Thinking, Fast and Slow was a good book. It was a little difficult to read because it discusses some difficult concepts and the author asks you questions throughout the book. It’s something you want to read when your brain is fresh and ready for thinking. It is not something you want to read when you are tired and ready to relax a bit. The book provides extraordinary insight into how the mind works and why people make the decisions they do. It’s always easier to judge other people than judge yourself, but this book is a valuable tool for both tasks.
The author, Daniel Kahneman has spent his life as a student and professor of psychology. He received the Nobel Prize in Economic Sciences in 2002 with his friend Amos Tversky. Unlike Barack Obama, it looks like these guys actually earned a Nobel Prize.
Part 1 of the book describes how it is useful to think of the human mind being divided into two parts. System 1 is our intuition. It is effortless and makes judgements and conclusions immediately. This system is largely responsible for keeping us alive in a state of nature. System 2 is our deliberate thinking brain. It takes effort, and thus many people don’t want to do it.
System 1 simplifies things into heuristics. It works well most of the time. Nobody can go through their day putting mental effort into examining each choice and action. Heuristics are needed to make the thousands of quick judgements and decisions that we make daily. However System 1 can be tricked. We often accept fallacies because we do not examine them with our thinking System 2 brain, we simply take what our System 1 brain offers to us because System 2 takes effort to perform and is lazy.
Our System 1 brain is extremely good at picking out anything that is abnormal. However it tends to ignore things that have become normal. This is why we often take for granted all the wonderful things in our lives, while being upset about a single bad thing. The abnormal bad thing overwhelms our System 1 and it seems like it’s a bigger deal than it is. This ties into Nassim Taleb’s work on how bad the average person is at assessing risk. We all tend to think that terrorism is a very bad, dangerous thing. But the fact is that many more of us will die in car crashes than in terrorist attacks. In spite of this, we often drive at high speeds on icy roads without a seat belt while demanding freedom crushing government agencies such as the TSA ensure we are “safe” from terrorists.
The book describes how you can get very different answers to a question depending on how you frame it. Also lawyers and others use System 1 (emotions) to present the “truth” in such a manner that it benefits their case. Marketers also exploit System 1 to get people nudged in the direction that they want them nudged. There are rare people who make better use of their System 2 brain and see through these tricks, however most people rely on their System 1 and emotions to make their decisions for them. Once a decision is made by System 1, if System 2 is used at all it is merely used to justify the decision that System 1 already made.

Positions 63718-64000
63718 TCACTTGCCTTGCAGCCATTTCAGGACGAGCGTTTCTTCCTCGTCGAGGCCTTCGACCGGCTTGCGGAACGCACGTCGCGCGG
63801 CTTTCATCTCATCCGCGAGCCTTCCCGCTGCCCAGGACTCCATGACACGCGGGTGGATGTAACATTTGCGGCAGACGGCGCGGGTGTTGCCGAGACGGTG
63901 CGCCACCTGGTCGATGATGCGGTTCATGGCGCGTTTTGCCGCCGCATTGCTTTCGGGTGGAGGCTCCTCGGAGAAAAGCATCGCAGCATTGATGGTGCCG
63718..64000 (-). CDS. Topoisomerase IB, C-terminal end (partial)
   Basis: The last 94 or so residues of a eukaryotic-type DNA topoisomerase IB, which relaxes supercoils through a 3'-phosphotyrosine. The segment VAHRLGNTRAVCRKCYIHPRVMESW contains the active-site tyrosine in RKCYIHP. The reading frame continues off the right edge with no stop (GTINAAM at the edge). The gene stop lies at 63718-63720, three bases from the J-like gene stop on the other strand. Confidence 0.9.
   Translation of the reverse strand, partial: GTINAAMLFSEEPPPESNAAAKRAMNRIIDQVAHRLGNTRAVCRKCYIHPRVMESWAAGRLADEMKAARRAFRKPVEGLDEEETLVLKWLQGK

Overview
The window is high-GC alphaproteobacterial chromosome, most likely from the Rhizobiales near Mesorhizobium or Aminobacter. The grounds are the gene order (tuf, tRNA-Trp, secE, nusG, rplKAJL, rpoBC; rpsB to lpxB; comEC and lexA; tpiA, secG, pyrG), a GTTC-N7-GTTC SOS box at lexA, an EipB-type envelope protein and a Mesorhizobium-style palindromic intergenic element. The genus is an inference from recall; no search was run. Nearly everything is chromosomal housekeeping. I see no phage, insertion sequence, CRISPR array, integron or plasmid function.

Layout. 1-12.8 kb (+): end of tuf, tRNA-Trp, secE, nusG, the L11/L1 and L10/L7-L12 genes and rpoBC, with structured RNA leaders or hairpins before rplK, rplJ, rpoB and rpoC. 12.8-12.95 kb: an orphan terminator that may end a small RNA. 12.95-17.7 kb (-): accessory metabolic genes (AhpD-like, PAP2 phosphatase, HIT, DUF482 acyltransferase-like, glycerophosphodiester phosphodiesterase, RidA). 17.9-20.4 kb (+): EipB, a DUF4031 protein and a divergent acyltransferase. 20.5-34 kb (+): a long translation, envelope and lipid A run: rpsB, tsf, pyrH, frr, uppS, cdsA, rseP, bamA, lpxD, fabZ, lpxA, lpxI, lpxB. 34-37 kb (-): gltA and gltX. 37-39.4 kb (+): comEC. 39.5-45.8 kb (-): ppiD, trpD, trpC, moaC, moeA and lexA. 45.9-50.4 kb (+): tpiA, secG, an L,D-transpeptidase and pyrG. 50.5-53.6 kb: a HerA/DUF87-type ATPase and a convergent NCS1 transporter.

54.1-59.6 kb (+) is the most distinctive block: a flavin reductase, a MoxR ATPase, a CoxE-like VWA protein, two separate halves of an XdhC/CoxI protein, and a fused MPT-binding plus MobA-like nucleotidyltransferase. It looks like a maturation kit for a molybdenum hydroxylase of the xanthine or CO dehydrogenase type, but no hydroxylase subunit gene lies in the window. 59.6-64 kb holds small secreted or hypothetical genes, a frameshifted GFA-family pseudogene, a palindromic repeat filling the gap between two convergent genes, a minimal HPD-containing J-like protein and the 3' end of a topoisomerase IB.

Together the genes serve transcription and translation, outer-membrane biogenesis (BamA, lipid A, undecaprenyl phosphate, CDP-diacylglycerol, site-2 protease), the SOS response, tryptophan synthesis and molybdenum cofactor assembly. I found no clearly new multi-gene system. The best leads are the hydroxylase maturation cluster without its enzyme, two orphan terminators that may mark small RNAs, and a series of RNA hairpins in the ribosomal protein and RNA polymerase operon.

Kahneman describes how we look for stories. An event will happen, and our System 1 will immediately create a story to provide meaning to that even. System 2 then kicks in to make the story, true or not, plausible.
Part 5 was particularly intriguing to me. There Kahneman describes how we all have two selves. We have our experiencing self, and our remembering self. Our experiencing self is always in various stages of comfort or discomfort, but this is in contrast to our remembering self. When undergoing certain trials, if the end was pleasant, we often have a pleasant memory of that trial. In contrast, if the majority of our time in a certain activity was enjoyable, but the end was miserable, we will remember the entire activity as unpleasant.
This is how someone can be happily married for many years, go through a nasty divorce at the end, and feel that the entire marriage was a catastrophe. The amount of time spent in pain or bliss doesn’t matter. What matters is the part we remember.
Interestingly, if a person is told before they undergo a medical procedure that it will be very painful, but they will be given an amnesic so that they will remember none of the pain, they often think that is a good deal. The only thing that seems to matter is pain we remember. People are even less sympathetic to their amnesic selves than they are to an amnesic stranger. The memory is much more important than the experience.
All things considered this is a great book that will teach you a lot about the human mind. It can give you tips and tricks for avoiding common mistakes of reasoning. It is a tough read, so try to read this book when you are ready for a challenge, not when you have been doing bourbon shots.